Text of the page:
Defining Culture Essay, Research Paper
Some definitions of culture emphasize its basis in meaning. All human activity involves meaning, and this is what distinguishes it from the activity of non-human animal species. Culture, then, arises exclusively from human activity and excludes other species. Meaning presupposes language; in other words language, which is a unique characteristic of humans, at the same time characterizes culture.
Culture as Norms and Values
A more restricted definition of culture defines it as the values held by a group and the norms governing behavior. Values are ideal standards, which are held up as ‘good’,
to most analysts of culture, this approach is far too narrow to give a full account of culture. The broadest definitions are therefore those, which highlight human activity and meaning. Cultural activity is the means by which people makes sense of their world. It gives them as sense of identity.
A Few Examples
Canada: Canada faces a severe problem in defining its national identity, increasingly divided between English-speakers and French-speakers. Quebec nationalism, based on the French language, is in conflict with the concept that the nation-state should be based on the existence of a community all speaking and using a common language.
China: Chinese national identity is based not on language but on common descent; it transcends the extreme diversity of religious practices, family structures, spoken languages and regional cultures of population groups that all define themselves as Chinese. “Chinese ness” is primarily defined as a matter of blood and descent. As the Chinese see it, one does not become Chinese in the same way as one becomes Swiss or Dutch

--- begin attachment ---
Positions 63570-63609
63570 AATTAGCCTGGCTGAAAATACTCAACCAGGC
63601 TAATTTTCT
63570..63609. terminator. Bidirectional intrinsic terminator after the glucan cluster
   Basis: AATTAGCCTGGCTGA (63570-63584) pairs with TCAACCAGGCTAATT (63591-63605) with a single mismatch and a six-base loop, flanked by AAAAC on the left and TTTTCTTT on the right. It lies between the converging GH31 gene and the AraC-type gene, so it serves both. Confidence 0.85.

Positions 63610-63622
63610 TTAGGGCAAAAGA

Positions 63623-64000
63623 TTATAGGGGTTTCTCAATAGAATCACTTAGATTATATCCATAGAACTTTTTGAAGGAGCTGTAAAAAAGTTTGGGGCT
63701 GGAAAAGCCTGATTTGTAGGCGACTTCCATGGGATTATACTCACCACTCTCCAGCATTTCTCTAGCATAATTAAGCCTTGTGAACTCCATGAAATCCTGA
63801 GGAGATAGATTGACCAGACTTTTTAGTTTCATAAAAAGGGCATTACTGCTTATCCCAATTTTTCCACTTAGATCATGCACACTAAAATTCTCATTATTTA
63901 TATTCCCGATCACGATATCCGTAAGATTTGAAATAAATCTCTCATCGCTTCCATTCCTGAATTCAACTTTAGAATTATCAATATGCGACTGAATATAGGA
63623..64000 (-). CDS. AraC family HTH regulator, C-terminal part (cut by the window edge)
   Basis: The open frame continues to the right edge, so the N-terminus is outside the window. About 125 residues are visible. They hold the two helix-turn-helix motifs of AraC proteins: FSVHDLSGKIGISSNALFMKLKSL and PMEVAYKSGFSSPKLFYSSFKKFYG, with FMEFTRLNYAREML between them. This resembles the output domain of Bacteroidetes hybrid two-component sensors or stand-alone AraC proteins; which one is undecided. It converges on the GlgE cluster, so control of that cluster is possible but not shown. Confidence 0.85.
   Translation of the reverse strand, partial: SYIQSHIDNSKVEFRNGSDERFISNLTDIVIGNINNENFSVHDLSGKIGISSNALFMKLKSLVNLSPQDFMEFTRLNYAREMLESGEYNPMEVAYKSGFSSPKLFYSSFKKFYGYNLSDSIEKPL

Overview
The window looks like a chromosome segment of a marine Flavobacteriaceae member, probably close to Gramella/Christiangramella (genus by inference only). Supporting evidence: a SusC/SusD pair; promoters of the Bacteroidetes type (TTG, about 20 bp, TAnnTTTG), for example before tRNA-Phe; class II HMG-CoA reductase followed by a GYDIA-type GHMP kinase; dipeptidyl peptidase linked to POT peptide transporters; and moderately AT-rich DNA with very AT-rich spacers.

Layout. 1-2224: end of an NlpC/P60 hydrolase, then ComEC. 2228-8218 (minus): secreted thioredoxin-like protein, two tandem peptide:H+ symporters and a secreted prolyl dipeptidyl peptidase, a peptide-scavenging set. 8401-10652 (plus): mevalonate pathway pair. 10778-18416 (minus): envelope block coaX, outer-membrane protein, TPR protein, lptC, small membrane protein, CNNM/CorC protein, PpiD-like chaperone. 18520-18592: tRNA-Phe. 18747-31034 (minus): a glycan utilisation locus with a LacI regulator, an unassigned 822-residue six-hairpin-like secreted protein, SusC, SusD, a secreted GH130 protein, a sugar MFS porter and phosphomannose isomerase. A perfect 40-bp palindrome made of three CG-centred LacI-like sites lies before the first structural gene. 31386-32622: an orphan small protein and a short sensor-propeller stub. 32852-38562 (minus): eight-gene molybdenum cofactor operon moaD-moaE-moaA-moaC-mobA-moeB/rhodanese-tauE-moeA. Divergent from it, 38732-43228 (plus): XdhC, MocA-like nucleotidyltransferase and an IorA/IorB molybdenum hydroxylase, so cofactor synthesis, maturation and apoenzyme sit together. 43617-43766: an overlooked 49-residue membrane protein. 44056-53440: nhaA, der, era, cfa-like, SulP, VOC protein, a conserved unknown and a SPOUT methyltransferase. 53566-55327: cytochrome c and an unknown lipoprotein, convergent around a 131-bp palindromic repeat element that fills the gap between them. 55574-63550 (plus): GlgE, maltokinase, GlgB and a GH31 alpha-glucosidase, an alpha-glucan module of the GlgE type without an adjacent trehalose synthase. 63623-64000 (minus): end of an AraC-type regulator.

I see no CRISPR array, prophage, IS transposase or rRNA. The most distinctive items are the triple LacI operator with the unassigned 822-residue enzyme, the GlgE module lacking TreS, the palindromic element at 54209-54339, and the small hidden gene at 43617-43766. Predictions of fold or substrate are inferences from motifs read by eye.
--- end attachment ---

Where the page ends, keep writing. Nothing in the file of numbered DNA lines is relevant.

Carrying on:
Germany: The German language through which the awareness of a common history and a common ancestry was transmitted was the principal unifying force from the time of Napoleon’s 1806 invasion of Germany and later throughout the 19th century as a united Germany was created.
Nigeria: A post-colonial country, which faces many problems in creating any sense of national identity or unity of nation and state. There are very many languages, many important tribes, and a diverse set of religions with major territorial differences in culture. It has a relatively short history as a separate state.
United States: Historically, given the dominance of English, language has not been a major theme in American political life. Recently concern about the growth in the use of other languages, notably Spanish, has led to 20 states or more prescribing English as their official language. Traditionally American national feeling has not been ethnic but based on a sense of shared belonging and social identity which has meant that at least in theory anybody could become an American citizen but this required a commitment to English as the common language.
Living comfortably in a multicultural society means getting to know a little about other groups. No one culture has all the answers or the best ways of doing things.